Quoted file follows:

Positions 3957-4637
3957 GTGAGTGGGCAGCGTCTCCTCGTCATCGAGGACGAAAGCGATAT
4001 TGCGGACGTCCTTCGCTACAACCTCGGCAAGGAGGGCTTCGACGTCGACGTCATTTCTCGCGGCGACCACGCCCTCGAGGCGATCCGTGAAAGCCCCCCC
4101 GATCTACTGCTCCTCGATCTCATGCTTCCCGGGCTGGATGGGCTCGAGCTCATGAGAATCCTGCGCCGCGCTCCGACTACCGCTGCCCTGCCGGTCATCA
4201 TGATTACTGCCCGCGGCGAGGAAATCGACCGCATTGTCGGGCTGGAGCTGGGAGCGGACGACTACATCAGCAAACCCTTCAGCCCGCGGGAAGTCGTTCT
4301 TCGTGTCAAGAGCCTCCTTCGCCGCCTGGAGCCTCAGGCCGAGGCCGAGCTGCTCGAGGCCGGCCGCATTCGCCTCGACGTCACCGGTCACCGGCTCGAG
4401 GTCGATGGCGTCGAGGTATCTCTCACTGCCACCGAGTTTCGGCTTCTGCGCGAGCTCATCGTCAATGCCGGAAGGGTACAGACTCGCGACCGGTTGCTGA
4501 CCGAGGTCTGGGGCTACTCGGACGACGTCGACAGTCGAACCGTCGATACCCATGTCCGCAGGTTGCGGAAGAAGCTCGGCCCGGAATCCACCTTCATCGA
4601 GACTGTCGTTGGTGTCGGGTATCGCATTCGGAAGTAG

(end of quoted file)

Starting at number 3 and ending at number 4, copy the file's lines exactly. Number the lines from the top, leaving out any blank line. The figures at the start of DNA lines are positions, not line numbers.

4001 TGCGGACGTCCTTCGCTACAACCTCGGCAAGGAGGGCTTCGACGTCGACGTCATTTCTCGCGGCGACCACGCCCTCGAGGCGATCCGTGAAAGCCCCCCC
4101 GATCTACTGCTCCTCGATCTCATGCTTCCCGGGCTGGATGGGCTCGAGCTCATGAGAATCCTGCGCCGCGCTCCGACTACCGCTGCCCTGCCGGTCATCA